• Español
  • Français
  • English
  • Português

Week 3 (May 22-28): Enabling environment for Institutionalizing FFS

Excerpts on enabling environment from the report of the Regional Workshop:

1.     Funding:

  • Some national experiences show that regular budget allocation for FFS implementation does not always guarantee that main principles of FFS are strictly institutionalized.
  • Finance mechanisms where participants themselves contribute are often hindered by farmers’ lack of resources.
  • Shift towards innovative funding mechanism including public-private partnership for FFS programs is desirable.
  • Evidence of impact and cost-benefit of FFS in comparison with other approaches is critical for mobilizing support from regional and international donors and institutionalization. 

2.     Quality:

  • Curriculum: Institutionalizing FFS provides resources to update FFS curriculum and training materials to address emerging challenges (climate change, disaster-risk-reduction, natural resources management) and adapt to local issues and context. Integrating FFS principles and trainings in university curricula and agricultural program can sustain the quality of FFS and its institutionalization.
  • Training and facilitators: Various entry points to improve and ensure good quality of FFS include: capacity development, training of facilitators, ToTs, organizational development, leadership courses, developing criteria for and monitoring quality indicators, setting a certification for FFS facilitators, and recognizing outstanding facilitators
  • Establish autonomous bodies for developing norms and standards in coordination with various stakeholders for quality FFS implementation.
  • Quality vs quantity: The goals are often quantitative (number of FFS, farmer trainers, etc.) rather than qualitative. Ensuring quality of program when scaling up is a big challenge.

3.     Access to information: FFS groups are continually challenged by technical and technological issues, and access to right information and inputs.

4.     Monitoring and evaluation:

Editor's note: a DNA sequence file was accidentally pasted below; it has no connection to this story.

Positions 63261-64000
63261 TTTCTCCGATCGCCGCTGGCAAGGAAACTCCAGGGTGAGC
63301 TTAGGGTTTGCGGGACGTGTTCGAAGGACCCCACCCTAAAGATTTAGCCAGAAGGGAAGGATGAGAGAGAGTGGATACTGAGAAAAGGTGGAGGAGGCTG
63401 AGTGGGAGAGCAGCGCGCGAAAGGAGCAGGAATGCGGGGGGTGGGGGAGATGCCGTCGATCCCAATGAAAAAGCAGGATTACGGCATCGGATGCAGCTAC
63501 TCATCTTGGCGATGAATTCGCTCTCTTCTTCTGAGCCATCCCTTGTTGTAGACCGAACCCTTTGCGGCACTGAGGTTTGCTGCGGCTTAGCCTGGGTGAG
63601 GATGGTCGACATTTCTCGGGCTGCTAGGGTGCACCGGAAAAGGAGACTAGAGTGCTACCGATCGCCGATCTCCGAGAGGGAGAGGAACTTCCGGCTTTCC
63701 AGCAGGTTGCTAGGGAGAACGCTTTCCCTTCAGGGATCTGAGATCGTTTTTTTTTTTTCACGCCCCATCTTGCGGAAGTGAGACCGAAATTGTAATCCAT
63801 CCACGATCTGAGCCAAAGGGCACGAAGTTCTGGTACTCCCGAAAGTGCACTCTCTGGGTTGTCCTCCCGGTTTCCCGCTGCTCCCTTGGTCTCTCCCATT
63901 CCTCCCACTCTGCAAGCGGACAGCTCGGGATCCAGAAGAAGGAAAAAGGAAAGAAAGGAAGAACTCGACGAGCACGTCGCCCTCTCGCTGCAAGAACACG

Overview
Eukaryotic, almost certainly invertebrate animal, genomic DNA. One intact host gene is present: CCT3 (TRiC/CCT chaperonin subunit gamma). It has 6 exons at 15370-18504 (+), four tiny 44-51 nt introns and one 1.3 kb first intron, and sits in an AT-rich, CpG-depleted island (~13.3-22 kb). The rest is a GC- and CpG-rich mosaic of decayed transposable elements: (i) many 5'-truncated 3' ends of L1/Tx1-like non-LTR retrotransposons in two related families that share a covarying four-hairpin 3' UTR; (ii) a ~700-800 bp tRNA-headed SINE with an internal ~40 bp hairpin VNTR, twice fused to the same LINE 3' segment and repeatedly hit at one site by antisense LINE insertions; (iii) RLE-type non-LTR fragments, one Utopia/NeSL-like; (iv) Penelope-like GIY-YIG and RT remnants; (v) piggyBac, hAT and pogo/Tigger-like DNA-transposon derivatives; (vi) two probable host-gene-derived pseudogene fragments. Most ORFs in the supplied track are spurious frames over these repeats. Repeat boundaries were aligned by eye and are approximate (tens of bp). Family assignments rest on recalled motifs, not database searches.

• Common standardized M&E system both at national and local level and the availability of indicators to assess the quality of FFS activities and programs is found in almost all the countries. For example, in Cambodia, M&E exercises including baseline, mid-term, and post-surveys are periodically undertaken to assess the impact of FFS intervention.
  • Several tools are also used in the countries for monitoring the quality of FFS like FFS dairy in Laos Peoples Democratic Republic (LPDR) and FFS quality matrix in Indonesia.
  • Important to have in place a participatory M&E system along with a result based M&E system where the different dimensions of FFS like technical, political, social, educational, etc. can be tracked.
  • Establish autonomous bodies for norms and standards in coordination with various stakeholders for certification and monitoring.

      5.    Continuity:

  • Changes in organization, management, policies and people who are involved in and supportive of FFS pose a challenge.
  • Farmers migrate for seasonal work


Please reflect on the workshop findings and share:

1. Any additional challenges and risks in institutionalizing FFS, particular to your country/context

2. Strategies and key success factors that contributed to institutionalizing FFS, particular to your country/context


The Week 3 discussion will close at midnight on Sunay, May 28, 2017. 


Challenges and Risks

Adoption imho has always been a challenge in most forms of business transformation, notwithstanding any form of FFS institutionalisation. A proper change management methodology is probably recommended in ensuring that organisational and management changes are properly communicated, while people are adequately trained or retrained in areas ranging from policy till field farming.

Strategies and Key Success Factors

In Singapore, one of the major strategy that facilitate FFS institutionalisation seen in the progressive agriculture Industry Transformation Maps by the Ministry of Trade and Industry. Since April 2017, an Agriculture Productivity Fund (APF) is disbursing 30% of authorised funding upfront in a bid to facilitate technology adoption. Growing and institutionalising the FFS ecosystem requires anciliary players in the agriculture sector being motivated, which on one hand local domestic demand of agricultural production is spurred, and on the other hand farmers and farming field schools are keen on seeking financing from the state.

One approach being adopted by the Singapore Government is in assigning a dedicated account manager that looks after each local farm advising them on matters pertaining to farming technology till field schooling and business development.